The Hartford Whalers were the clear-cut winner of last week’s inaugural Foogo vote, garnering 50% of all tallies. Since I started the poll, I had vague ideas of the ingredients I’d use if any of the three options (the Whale, ‘Nucks or Leafs) emerged victorious, but nothing was set in stone. Once I knew the subject, the next goal was to get the goods. My original concept was nothing like what actually emerged from this Foogo, though. An early afternoon trip to Trader Joe’s secured the supplies, totally to $11.56, although that could have been $7.77, because I ended up not using one of the seedless grapes bundles.
3/4 bag of Trader Joe’s Baby Spinach Salad ($1.99)
1 16 oz Trader Joe’s Non-Fat Cottage Cheese tub ($1.99)
1 20 oz container seedless green grapes ($3.79)
This was a royal pain in the ass. For one, working with leafy greens is tough. I wanted to have a very green base, so before laying out the grapes, I set out a bed of spinach as the canvas. I don’t know why, but I thought workign with spinach would be like working with paper.
It ain’t. Stems, folds, awkward shapes, it all culminated in a puffy, unwieldy beast. So I smashed a lot of spinach leaves into submission.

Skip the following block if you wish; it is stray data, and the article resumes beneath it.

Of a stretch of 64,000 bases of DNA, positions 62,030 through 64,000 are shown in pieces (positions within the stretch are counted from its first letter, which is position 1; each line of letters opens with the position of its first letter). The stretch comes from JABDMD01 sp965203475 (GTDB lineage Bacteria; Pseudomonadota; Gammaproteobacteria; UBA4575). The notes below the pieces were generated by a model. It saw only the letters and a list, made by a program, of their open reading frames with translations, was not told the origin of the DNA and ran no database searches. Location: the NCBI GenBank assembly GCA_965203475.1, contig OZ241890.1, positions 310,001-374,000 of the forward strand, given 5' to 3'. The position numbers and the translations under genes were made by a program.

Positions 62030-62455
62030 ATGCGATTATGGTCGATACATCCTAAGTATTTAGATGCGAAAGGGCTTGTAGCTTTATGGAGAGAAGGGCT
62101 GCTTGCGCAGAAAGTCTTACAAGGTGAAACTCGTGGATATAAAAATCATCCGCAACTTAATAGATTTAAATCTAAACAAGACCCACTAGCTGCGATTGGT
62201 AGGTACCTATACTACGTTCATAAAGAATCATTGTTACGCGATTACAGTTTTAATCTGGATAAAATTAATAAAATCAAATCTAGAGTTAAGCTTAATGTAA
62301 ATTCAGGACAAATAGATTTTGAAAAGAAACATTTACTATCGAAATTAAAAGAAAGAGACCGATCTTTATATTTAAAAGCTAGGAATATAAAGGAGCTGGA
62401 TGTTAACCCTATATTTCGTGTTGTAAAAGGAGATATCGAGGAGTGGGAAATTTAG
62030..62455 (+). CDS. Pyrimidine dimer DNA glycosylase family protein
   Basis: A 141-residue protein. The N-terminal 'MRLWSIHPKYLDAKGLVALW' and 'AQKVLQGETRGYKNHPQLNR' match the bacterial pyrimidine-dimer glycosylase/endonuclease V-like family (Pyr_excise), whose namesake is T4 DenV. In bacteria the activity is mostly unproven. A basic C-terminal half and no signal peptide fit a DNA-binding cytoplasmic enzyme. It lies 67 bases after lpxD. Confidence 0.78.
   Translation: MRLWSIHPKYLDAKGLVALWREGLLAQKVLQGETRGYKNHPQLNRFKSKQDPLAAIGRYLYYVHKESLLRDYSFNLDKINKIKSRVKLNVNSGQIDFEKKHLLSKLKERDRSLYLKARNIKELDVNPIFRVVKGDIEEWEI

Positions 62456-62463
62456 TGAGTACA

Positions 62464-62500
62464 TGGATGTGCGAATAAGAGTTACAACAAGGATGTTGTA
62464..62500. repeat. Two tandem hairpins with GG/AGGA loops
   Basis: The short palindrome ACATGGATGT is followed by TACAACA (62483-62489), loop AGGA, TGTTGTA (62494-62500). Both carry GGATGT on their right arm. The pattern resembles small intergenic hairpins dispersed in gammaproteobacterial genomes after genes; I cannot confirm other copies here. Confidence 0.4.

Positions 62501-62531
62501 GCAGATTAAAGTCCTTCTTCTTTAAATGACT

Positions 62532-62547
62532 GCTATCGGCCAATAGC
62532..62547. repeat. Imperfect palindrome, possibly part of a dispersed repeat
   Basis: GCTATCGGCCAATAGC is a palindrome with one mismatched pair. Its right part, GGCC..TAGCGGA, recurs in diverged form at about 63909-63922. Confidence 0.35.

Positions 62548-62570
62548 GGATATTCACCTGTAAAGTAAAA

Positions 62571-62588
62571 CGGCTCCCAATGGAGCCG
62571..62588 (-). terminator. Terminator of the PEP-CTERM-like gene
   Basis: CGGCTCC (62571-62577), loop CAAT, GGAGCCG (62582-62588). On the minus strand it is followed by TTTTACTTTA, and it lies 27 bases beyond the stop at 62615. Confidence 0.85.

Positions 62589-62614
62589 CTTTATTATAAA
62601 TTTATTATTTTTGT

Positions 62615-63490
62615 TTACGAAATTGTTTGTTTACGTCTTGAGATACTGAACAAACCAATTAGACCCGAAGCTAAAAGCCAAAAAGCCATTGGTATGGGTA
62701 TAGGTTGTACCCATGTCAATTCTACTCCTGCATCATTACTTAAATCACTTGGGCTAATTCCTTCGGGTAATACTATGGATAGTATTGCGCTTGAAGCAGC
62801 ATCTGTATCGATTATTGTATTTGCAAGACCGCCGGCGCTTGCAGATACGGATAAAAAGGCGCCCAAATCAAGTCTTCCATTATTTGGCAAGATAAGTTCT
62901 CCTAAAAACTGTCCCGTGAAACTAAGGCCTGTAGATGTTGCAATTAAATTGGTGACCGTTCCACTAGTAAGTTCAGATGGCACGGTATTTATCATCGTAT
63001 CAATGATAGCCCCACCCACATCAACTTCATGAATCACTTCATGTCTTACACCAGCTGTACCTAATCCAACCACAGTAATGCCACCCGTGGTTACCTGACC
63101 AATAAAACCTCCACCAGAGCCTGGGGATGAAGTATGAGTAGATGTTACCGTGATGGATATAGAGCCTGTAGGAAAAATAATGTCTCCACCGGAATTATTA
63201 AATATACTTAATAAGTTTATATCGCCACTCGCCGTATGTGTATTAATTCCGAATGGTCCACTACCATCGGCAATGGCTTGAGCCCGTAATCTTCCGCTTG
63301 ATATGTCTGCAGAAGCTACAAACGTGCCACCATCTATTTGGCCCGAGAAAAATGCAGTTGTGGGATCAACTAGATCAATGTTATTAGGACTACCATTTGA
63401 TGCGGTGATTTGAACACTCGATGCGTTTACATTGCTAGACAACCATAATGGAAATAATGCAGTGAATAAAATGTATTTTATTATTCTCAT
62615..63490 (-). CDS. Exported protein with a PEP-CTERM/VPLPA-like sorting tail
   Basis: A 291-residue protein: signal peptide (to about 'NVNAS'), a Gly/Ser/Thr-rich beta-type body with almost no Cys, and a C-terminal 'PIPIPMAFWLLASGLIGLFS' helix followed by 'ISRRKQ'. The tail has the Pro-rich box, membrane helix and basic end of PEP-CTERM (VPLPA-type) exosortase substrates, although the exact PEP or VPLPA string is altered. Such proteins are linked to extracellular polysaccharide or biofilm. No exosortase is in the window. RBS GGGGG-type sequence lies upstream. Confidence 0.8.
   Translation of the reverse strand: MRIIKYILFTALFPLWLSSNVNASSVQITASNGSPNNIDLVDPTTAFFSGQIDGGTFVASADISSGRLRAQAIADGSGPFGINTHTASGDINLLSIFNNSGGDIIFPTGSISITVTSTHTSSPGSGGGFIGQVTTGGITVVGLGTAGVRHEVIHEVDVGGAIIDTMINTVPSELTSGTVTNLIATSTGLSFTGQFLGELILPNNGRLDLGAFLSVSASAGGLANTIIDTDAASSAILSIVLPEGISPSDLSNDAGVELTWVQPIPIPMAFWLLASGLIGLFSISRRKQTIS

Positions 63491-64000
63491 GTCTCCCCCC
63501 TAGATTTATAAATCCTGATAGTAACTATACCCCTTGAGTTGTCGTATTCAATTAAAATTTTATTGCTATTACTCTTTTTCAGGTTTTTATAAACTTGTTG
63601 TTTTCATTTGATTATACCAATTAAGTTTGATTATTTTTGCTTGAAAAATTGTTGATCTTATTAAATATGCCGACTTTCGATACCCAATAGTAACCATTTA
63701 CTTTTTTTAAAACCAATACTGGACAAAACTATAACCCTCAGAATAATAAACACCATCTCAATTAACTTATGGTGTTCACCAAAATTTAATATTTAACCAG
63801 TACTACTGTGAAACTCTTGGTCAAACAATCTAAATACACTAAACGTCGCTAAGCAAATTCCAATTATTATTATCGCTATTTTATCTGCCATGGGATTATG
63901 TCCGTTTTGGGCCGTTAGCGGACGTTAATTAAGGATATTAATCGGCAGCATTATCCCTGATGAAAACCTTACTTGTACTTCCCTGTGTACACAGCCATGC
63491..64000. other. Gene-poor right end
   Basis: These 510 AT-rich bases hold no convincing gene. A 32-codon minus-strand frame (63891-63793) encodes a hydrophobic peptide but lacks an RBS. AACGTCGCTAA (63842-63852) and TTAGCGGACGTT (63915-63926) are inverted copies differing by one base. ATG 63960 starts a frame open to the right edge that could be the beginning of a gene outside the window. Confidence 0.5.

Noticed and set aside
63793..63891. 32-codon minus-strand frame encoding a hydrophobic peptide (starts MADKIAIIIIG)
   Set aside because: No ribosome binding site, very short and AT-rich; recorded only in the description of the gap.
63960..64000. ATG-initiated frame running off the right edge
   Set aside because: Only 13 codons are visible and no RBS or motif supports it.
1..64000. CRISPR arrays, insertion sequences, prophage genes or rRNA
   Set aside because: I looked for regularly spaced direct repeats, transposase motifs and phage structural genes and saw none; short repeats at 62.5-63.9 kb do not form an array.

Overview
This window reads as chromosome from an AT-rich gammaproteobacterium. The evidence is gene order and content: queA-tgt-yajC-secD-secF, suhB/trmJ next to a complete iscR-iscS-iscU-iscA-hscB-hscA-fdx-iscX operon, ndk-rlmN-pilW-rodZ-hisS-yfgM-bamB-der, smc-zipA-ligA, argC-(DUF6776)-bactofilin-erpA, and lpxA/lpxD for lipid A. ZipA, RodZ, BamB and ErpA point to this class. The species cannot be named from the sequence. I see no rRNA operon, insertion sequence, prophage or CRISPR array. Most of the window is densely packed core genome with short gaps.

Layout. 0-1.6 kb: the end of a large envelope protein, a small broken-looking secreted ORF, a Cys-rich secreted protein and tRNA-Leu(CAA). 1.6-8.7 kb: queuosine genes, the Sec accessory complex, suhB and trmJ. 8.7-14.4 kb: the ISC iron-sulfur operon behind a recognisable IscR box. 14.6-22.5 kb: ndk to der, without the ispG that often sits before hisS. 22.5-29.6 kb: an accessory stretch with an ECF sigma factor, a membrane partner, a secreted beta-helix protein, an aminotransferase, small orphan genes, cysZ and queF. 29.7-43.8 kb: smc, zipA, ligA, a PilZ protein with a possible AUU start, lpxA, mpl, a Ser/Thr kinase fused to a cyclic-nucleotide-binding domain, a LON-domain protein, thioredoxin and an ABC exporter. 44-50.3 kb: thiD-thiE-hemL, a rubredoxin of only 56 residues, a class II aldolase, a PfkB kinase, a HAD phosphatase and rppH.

The next step was to add the grapes. Already running into some minor issues in the past with round ingredients (such as the currently unblogged creation of the Chicago Blackhawks secondary logo using turkey cheddar dogs), I knew these grapes weren’t gonna cut the mustard. So I cut the grapes. And again. And again. Geez, I really diced them the hell up. In the end, I probably tripled, maybe quadrupled, the area each individual grape covered.
It was a painstaking process (90 minutes or so), but I knew once the exterior of the logo was set in place, the final piece would be a cake walk.
And it was.
I forked out almost an entire tub of cottage cheese into the remaining space to fill out the “W” and whale’s tail.
- After reading and hearing comments and compliments about the Foogos, its always been music to my ears when someone would tell me how disturbing it was to stare at Food X and Ingredient Y in such massive quantities. That inspired me. The grosser, the better. From the moment I made that connection, cottage cheese bought itself a prominent spot in a Foogo. I just needed to figure out when to use it.
- Like I said, the grapes needed to be sliced to work in this. That was mostly a logistic choice. But the wet, fleshy interior couldn’t hurt the nasty, gross-out factor. I left them soaking in a bowl of water before adding them to the artwork.
- I ended up with a decent salad, ate some of it, and shoveled the rest back into the empty cottage cheese tub.